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LGT Capital Partners goes long on Swedish krona

LGT Capital Partners goes long on Swedish krona

Though the ECB has begun to prepare markets for the eventual end of quantitative easing (QE), conditions that would support monetary tightening still seem a long way off for most European countries.

The one exception is Sweden, which was an early adopter of QE, where sustained economic growth and inflation mean the country is well placed for a change of stance from the central bank.

This is according to Mikio Kumada, executive director at LGT Capital Partners, who has gone long on Swedish krone in his most recent tactical allocation.

Kumada said the Swedish economy is experiencing rising growth, with inflation set to hit or exceed targets soon. 

‘The real estate market has run hot while the currency is probably the most undervalued among the majors on a purchasing power parity basis.’

Another currency the asset manager is long on is the US dollar, based on US economic momentum and the country's political agenda.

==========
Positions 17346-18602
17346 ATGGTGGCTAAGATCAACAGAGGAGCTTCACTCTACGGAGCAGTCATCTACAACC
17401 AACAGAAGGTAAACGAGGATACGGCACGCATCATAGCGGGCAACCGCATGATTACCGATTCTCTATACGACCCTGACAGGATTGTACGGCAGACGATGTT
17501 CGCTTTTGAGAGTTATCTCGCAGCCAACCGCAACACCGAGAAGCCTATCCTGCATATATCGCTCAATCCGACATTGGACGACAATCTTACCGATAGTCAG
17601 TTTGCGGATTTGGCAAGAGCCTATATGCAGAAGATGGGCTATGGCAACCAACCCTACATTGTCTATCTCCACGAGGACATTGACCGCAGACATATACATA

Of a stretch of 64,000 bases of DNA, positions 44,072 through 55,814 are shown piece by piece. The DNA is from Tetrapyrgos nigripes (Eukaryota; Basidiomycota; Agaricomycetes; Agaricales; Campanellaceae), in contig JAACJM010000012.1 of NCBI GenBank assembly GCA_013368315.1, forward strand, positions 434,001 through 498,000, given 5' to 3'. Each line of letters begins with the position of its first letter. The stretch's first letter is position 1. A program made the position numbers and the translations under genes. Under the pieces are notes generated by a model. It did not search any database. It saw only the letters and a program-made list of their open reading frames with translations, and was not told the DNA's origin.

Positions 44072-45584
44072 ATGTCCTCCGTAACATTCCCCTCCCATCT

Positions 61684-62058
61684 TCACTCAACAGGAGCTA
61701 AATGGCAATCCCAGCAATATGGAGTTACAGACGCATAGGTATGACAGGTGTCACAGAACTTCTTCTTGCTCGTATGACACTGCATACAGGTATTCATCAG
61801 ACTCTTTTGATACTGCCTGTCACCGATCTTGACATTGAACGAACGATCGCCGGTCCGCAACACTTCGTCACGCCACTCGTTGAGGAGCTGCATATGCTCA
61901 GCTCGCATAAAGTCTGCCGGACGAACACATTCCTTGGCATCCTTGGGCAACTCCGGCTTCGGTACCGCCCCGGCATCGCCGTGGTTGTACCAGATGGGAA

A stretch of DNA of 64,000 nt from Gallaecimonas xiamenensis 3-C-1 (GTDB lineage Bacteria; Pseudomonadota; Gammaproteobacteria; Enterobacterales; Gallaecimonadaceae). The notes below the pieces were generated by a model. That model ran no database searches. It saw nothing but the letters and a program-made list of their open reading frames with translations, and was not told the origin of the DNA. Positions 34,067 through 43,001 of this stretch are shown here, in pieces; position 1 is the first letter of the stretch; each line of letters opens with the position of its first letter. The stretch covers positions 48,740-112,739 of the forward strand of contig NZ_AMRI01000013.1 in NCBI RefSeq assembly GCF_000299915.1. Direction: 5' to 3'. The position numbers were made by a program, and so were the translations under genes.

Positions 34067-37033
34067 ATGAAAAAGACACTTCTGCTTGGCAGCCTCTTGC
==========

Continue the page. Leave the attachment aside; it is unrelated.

‘The Federal Reserve will be increasing rates at a faster pace than last year, which means that current policy divergence will remain in place, even as the European Central Bank (ECB) has started to prepare markets for the eventual end of its quantitative easing programme.’

Both the US dollar and Swedish krone positions are held against a short CHF position, which was earlier shared with the euro.

‘Once the French election risks are put behind us and the ECB starts to be verbally more open to taper, the EUR might well stay stronger for longer. We therefore prefer to fund our long position with the overvalued CHF only.’

Alternative approach

Despite a strong rally from last year’s lows, US energy infrastructure remains attractively valued, offering annual yields close to 7%, Kumada says.

He added that the firm has opened a new position in energy master limited partnerships.

‘While US tax reform plans pose a certain risk for this sector, that risk is mitigated by the new US administration’s broader benevolent stance toward the traditional energy sector,’ he said.

The asset manager remains underweight commodity equities, despite a stabilisation of prices and improved cyclical conditions.

Elsewhere in alternative investments the asset manager is underweight in listed private equity (LPE), where he said discounts to NAV have either narrowed to unattractive levels, or turned to premiums in some cases.

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